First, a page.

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Sat Sep 12, 2020, 09:03 AM

The Benefits of Note-Taking By Hand: BBC [View all]

By Hetty Roessingh, University of Calgary, 10th September 2020. From Originally from the Conversation/ BBC WorkLife.

Computers and phones have become the go-to note-taking method for many. But your brain benefits from an old-fashioned pen and paper. Do you pick up any old notebook and pen when you need them, or do you have a thing for Moleskines or Montblancs?
Whether or not you’re picky, know that tools for the hands are tools for the brain. Handwritten notes are a powerful tool for encrypting embodied cognition and in turn supporting the brain’s capacity for retrieval of information. And secondly, when you take notes by hand, your hands create a robust external memory storage: your notebook. Taking notes by hand is a win-win, and belongs in every student’s cognitive tool kit. Learning how to take notes by hand effectively, and how to ingrain note-taking as a key learning and study tool, can begin as early as grades 3 or 4, but it’s never too late to begin.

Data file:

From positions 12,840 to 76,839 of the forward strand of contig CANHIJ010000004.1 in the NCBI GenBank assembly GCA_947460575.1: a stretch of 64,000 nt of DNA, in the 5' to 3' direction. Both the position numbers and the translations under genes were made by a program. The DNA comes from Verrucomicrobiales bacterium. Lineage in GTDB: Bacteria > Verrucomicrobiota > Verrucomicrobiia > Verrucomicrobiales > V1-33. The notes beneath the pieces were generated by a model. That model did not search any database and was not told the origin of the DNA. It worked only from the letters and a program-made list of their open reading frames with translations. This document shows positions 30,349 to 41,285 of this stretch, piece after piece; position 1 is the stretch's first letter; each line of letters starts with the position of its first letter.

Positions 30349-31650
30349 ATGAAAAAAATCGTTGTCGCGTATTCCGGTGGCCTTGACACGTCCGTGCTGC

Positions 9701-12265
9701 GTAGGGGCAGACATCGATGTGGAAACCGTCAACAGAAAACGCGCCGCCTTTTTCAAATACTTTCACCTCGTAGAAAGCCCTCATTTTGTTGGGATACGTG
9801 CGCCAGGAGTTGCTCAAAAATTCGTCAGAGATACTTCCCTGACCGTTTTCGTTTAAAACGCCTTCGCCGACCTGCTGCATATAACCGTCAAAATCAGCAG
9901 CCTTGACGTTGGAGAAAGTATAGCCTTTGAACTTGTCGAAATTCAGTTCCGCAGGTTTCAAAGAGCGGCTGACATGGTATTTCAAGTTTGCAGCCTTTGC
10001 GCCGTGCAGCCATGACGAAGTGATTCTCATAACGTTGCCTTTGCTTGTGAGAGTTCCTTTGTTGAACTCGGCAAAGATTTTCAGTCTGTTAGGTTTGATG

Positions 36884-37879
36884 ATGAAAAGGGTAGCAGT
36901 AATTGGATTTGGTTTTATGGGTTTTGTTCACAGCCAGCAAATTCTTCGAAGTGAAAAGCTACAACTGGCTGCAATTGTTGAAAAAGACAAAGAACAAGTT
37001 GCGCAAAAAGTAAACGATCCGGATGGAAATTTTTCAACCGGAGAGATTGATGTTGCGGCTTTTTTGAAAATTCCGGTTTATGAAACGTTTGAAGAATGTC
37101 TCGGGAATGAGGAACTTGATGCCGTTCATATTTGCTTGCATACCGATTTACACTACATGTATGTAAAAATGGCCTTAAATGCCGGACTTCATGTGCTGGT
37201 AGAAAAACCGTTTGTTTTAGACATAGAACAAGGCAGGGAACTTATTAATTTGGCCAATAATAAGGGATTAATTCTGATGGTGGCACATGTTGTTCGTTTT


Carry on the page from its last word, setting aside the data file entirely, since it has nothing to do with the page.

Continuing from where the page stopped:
We live in a digital age where daily functioning involves digital communication. Automaticity in keyboarding is an important skill too, and the tools and applications for digital communication will continue to evolve and have their place. But keyboarding does not provide the tactile feedback to the brain that contact between pencil or pen and paper does — the key to creating the neurocircuitry in the hand-brain complex.

The processing advantage

While your laptop might seem faster and more efficient, there are good reasons for having a paper-bound notebook and pen — any kind you prefer — at the ready. Researchers have found that note-taking associated with keyboarding involves taking notes verbatim in a way that does not involve processing information, and so have called this “non-generative” note-taking. By contrast, taking notes by hand involves cognitive engagement in summarising, paraphrasing, organising, concept and vocabulary mapping — in short, manipulating and transforming information that leads to deeper understanding.

Note-taking becomes note-making: an active involvement in making sense and meaning for later reflection, study or sharing of notes to compare understanding with lab partners or classmates. This becomes a potent study strategy, as one’s own processing can be further consolidated through talk...

More, https://www.bbc.com/worklife/article/20200910-the-benefits-of-note-taking-by-hand

- Experts say taking notes by hand engages your brain in different ways, makes you interact with the material in different ways, and overall, deepens understanding.

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